Published on May 21st, 2015 | by Josiah Batten

Dear Pentecostals, We Are Not Cessationists

Dear Pentecostals and Charismatics,

If you know me, you know I am one of you. I am an associate pastor at a Pentecostal church. I volunteer with Chi Alpha, the Assemblies of God college ministry. A Pentecostal church was founded in my paternal grandmother’s home. At times I have even undertaken to defend our doctrines from cessationist critics.

Yet I’m an awkward Pentecostal. I don’t really fit in very well. I stand between two families of Christians, Pentecostals and charismatics on one hand, and my more reformed Baptist and Presbyterian brothers and sisters on the other hand. This is not a normal place to be. My reformed friends find my belief in the gifts a curiosity, an enigma, an outlier and anomaly. My Pentecostal and charismatic friends find my Calvinism to be strange, if not antithetical to Pentecostalism itself. This despite the fact that the Pentecostal and charismatic movements have always been highly ecumenical, spanning denominational boundaries and finding homes in a vast array of theological contexts.

But more than that, I’m an awkward Pentecostal because I say things like what I’m about to say: Brothers and sisters, we are not cessationists.

“Of course we are not, everybody knows that, how could that be controversial?” I’m glad I pretended you asked (thanks to Dr. James Kinnebrew for that). While everyone knows we believe that miracles continue to happen, and the gifts of tongues has continued, when it comes to certain gifts we are practical cessationists.

Let me explain what I mean. We all surely know that if the gifts are not properly emphasized and taught, they will be neglected and not practiced. We have heard this warning a thousand times in regard to things like Baptism in the Holy Spirit. What many have apparently failed to consider, however, is that our emphasis on a relatively few gifts might lead to our neglect of a great many other gifts.

Namely, we are practical cessationists when it comes to the gift of discernment (1 Corinthians 12:10). We are quite willing to accept almost anything as speaking in tongues, even when it is quite evident that what is happening is not biblical tongues at all. We are quite willing to accept almost anything as a word of prophecy, even when it lacks nearly all the characteristics of true biblical prophecy. But if someone rises and demands we exercise discernment, we silence their voice and tell them they should not “question God’s anointed.” Yet if we read 1 Corinthians 14:29, we see we are commanded to judge prophecy. It is not a given that what is being said is true, or biblical, or legitimate prophecy.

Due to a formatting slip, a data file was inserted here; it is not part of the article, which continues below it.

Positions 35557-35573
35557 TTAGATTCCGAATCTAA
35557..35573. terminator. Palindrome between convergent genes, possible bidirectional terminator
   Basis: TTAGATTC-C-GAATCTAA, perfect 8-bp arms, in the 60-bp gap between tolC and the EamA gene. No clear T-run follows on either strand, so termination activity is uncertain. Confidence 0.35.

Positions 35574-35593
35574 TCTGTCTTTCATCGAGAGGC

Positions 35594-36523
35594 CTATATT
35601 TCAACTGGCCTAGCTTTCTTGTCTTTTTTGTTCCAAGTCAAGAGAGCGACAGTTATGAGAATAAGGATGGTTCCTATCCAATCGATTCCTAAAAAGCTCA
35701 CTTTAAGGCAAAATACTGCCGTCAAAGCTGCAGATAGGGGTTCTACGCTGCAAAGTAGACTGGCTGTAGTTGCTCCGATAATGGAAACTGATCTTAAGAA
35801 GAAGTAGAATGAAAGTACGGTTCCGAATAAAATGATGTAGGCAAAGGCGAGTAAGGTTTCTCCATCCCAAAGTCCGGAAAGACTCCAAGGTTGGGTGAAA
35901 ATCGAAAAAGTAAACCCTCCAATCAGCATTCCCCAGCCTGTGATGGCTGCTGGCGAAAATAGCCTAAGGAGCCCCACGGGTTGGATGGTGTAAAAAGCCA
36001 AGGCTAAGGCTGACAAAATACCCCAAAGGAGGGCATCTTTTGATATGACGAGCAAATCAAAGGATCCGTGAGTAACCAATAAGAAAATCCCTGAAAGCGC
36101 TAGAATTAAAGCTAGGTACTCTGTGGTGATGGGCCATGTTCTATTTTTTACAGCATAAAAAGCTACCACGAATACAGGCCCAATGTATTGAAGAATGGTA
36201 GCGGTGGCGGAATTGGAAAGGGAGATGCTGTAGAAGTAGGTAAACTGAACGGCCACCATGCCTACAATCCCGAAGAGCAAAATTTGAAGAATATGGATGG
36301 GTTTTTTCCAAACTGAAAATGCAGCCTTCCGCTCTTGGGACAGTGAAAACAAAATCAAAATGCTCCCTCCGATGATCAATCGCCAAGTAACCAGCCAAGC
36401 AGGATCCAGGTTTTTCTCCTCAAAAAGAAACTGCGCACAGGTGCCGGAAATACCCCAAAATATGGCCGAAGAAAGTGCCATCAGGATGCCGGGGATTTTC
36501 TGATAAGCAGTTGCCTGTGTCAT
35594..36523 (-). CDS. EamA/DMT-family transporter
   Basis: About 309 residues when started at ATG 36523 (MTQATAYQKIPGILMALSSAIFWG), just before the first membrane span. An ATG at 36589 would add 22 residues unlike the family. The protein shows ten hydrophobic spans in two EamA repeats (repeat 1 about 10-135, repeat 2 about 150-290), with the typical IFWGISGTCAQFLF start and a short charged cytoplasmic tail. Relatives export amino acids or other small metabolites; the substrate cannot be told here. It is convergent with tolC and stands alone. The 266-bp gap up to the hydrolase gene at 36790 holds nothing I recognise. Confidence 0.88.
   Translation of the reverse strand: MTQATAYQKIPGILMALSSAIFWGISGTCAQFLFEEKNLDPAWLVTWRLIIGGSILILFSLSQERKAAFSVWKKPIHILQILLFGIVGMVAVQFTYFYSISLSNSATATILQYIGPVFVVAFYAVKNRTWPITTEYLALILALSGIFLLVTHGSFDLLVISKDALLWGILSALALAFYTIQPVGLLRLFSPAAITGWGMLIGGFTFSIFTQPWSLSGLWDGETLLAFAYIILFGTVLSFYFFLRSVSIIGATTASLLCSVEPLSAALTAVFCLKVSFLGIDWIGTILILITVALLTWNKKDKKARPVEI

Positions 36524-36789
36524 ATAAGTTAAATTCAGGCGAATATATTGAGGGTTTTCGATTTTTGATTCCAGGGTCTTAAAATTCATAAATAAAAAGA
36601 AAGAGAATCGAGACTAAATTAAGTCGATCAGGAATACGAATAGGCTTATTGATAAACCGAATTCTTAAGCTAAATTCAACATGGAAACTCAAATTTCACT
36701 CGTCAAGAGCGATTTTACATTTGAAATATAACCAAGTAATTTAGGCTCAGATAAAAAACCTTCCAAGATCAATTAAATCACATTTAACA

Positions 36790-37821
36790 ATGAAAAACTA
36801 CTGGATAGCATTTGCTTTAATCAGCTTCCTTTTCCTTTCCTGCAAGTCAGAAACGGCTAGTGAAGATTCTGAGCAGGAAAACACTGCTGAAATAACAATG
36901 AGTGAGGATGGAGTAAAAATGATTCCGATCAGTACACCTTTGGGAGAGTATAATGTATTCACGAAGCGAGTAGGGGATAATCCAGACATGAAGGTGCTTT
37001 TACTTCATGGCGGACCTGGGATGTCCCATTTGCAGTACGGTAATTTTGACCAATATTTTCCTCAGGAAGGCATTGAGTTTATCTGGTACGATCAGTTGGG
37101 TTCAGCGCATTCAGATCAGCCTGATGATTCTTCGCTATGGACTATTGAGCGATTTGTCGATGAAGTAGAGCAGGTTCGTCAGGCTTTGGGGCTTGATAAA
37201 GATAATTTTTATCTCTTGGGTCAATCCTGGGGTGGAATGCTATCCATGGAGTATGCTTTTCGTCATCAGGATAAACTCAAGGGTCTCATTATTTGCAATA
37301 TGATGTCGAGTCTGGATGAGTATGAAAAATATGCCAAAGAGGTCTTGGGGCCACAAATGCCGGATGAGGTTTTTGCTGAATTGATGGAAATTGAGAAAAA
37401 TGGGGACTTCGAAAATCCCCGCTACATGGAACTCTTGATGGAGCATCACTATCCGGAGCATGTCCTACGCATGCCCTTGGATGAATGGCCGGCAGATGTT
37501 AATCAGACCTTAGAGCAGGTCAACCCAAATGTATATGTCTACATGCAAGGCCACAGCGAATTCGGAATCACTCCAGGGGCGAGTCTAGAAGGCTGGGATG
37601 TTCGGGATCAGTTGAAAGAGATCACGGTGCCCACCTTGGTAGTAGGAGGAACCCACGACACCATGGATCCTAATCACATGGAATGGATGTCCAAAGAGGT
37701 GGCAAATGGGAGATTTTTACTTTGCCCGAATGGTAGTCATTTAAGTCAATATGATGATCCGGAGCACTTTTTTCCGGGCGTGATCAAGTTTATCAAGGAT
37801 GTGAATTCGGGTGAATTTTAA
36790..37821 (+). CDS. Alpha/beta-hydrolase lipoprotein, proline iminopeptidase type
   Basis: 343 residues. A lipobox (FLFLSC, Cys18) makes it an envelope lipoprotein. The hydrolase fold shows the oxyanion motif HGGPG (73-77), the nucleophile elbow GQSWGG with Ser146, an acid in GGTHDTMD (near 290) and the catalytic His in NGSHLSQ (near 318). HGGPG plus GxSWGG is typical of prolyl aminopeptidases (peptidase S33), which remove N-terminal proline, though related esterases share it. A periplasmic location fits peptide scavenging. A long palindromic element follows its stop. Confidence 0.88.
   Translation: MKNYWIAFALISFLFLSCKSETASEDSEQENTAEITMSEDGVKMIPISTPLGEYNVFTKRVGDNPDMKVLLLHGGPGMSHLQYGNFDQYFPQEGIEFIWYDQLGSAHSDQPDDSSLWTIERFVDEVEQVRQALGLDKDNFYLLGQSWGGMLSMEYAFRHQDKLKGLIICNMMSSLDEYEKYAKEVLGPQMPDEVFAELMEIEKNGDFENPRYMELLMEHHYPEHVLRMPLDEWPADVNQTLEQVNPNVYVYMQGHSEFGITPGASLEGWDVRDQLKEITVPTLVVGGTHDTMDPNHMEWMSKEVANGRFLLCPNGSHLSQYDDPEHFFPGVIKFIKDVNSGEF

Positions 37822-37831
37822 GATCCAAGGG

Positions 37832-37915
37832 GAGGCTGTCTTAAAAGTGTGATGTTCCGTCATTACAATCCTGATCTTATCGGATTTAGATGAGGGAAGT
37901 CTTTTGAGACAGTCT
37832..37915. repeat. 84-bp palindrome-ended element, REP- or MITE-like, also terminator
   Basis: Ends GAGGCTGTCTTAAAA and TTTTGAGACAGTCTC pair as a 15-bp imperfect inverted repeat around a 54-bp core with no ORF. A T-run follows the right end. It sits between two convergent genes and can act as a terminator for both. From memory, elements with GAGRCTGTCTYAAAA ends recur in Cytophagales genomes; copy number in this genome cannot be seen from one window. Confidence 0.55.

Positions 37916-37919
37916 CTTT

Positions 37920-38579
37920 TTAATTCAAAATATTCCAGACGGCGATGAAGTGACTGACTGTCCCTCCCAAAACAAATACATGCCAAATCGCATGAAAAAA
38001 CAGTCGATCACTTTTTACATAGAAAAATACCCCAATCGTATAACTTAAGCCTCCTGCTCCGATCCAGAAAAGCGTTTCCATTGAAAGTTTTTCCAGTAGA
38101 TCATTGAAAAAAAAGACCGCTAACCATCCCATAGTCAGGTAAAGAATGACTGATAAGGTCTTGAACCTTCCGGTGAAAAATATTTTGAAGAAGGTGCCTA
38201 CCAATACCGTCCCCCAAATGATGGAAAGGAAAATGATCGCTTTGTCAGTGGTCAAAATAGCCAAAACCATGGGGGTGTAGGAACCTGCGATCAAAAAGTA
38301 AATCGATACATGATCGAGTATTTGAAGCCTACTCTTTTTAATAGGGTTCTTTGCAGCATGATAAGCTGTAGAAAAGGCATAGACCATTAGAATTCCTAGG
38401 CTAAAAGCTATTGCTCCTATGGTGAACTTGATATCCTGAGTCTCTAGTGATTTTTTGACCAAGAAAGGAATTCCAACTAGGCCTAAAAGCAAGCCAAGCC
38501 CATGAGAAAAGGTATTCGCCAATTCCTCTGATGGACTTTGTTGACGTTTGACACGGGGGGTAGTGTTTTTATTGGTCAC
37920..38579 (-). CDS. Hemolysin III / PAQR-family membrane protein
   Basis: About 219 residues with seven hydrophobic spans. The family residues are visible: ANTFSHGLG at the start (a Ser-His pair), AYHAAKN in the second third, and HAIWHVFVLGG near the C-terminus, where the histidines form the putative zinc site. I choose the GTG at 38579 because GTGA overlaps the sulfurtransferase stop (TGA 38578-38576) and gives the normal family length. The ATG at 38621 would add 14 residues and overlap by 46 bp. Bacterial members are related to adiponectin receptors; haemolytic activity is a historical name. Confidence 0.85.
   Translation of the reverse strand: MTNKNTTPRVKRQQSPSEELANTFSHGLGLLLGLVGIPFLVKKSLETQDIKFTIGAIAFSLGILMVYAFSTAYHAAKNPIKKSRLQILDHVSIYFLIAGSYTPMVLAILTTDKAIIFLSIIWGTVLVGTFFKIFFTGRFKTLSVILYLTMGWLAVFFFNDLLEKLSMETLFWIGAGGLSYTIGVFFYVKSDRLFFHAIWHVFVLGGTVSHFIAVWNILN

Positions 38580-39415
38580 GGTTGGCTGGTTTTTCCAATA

Yet on this issue it is the cessationists who have been better and more faithful continuationists than the alleged continuationists have been. We are upset with things like the Strange Fire conference and book, yet did it ever occur to us that perhaps the gift of discernment was exercised by someone outside of our Pentecostal/charismatic circles because none of us were willing to submit to the Spirit on this issue? Perhaps if we had exercised discernment as the Bible commands the rebuke would not have had to come from a cessationist brother.

Allow me to be as straightforward as possible: There is a great deal being taught in our circles and in our churches that is flatly against sound biblical teaching. There is a great deal being practiced in our circles and in our churches that directly violates biblical commands. And our refusal to be consistent continuationists and exercise the gift of discernment is exposing our congregations to soul-damning doctrines and false teachings that as shepherds of God’s people we will be judged for not rebuking.

Our silence on teachings like the “Prosperity Gospel” is our shame. Our inability to stand with a united voice and call demonstrably false prophecies what they really are has caused confusion in our churches. Many of us long to see a genuine move of God, as we believe happened in the early days of our movement. But I don’t believe God will move in a way that will promote false teaching or unbiblical practice. And until we learn to exercise a true gift of discernment, I don’t think God can trust the modern Pentecostal/charismatics with such a move.

If we want revival, as must agree with Tozer that revival is not more of what we now have. There is no revival without reformation, and if we as Pentecostals and charismatics will not reform ourselves biblically then God’s great act of mercy toward us would be to let our movement die and raise up people who will more consistently and fully submit the the Spirit through the Word in all of life.

Glory to God Alone,


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